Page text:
Regina, in turn, was attracted to the organization’s mission of promoting deeper and broader contact, communication and resource exchange among its members: primarily African Americans and blacks in Africa, South America and the Caribbean employed by the life sciences industry. It’s a historically underrepresented group in science and math fields (see graphic). “It means a lot to me to help people network and grow professionally, especially those who may be the only African American in their department or one of a handful in their company,” she said. “The NBPA fills a gap among professional associations and connects African Americans in different parts of the healthcare ecosystem who might otherwise not be aware of each other’s existence.”

Meeting Members’ Needs
As a relatively new organization formed two years ago, the NBPA is still exploring ways to best meet its members’ needs. Networking is the most obvious, says Regina, but the group is also involved in service opportunities, partnering with colleges, advocating for its members and exploring solutions to issues such as career mobility and the underrepresentation of minorities in clinical trials.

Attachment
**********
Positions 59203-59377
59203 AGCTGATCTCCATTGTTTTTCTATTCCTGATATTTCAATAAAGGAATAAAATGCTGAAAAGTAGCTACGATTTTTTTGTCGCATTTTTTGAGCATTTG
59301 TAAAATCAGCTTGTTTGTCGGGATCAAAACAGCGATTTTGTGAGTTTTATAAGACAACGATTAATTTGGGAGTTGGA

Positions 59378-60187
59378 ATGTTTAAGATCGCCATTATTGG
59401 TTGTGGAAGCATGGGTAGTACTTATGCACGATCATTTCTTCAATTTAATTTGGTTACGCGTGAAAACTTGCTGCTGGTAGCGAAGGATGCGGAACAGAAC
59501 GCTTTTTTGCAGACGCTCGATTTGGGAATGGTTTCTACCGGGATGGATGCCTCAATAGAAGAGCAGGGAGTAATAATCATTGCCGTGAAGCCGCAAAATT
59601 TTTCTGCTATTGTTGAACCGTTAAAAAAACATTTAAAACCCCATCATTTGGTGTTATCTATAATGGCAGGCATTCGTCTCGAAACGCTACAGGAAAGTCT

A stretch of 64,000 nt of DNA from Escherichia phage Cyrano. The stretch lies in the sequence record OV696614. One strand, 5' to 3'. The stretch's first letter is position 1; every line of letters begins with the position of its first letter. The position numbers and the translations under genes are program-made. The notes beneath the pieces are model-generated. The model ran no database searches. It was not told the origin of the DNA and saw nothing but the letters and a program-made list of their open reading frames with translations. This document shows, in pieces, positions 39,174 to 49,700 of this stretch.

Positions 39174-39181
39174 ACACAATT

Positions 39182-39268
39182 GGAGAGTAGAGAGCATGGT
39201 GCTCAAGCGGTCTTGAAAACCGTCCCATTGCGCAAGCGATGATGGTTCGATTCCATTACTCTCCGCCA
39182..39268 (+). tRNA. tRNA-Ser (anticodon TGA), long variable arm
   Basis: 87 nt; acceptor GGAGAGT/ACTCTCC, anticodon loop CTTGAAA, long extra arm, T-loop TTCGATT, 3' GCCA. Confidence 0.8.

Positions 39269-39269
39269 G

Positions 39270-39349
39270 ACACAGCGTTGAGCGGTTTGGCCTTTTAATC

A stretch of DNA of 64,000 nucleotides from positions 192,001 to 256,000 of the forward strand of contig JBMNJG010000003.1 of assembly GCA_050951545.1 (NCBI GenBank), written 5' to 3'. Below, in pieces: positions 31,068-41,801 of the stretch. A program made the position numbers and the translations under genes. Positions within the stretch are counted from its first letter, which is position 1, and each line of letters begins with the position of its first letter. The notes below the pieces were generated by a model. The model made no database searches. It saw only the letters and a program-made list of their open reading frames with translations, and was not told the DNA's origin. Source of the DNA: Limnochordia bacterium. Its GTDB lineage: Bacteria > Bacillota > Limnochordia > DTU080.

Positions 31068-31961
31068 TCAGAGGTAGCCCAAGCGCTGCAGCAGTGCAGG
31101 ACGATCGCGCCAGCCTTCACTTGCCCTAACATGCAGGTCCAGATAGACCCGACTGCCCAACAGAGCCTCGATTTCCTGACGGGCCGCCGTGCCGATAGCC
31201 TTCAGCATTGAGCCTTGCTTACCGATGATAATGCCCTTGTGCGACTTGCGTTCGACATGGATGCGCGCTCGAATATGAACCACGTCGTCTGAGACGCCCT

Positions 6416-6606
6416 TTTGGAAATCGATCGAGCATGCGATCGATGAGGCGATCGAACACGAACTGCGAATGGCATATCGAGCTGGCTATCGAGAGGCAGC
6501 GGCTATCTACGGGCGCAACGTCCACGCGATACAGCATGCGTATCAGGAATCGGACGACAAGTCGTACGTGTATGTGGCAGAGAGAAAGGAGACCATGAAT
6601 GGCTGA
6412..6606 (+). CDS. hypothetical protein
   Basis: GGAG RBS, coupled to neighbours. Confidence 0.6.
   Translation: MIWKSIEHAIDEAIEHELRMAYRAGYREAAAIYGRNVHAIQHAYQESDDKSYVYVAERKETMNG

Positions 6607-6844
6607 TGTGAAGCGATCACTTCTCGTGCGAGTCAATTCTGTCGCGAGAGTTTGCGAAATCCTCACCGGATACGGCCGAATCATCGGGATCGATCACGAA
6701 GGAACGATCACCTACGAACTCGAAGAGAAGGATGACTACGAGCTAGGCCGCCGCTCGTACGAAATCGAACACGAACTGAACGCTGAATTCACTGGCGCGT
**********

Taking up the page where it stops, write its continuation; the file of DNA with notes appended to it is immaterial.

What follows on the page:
To that end, on June 14, NBPA is sponsoring its second Diversity and Clinical Trials symposium, where participants will discuss opportunities and challenges regarding the interface between diverse communities, clinical trials and the pharmaceutical industry. Additionally, as NBPA chair, Regina serves as a steering committee member for the Minority Biomedical Entrepreneurship Conference, which will be held May 21-22 in Cleveland.

“The entrepreneurship conference, while not an NBPA program, is the first of its kind and aligns with our goals, so I’m really excited about it,” says Regina. “It will bring together some of the best minds in business development with people who are working on great science, but might not have expertise in being entrepreneurs. We’re hoping for an exciting exchange of ideas and knowledge.”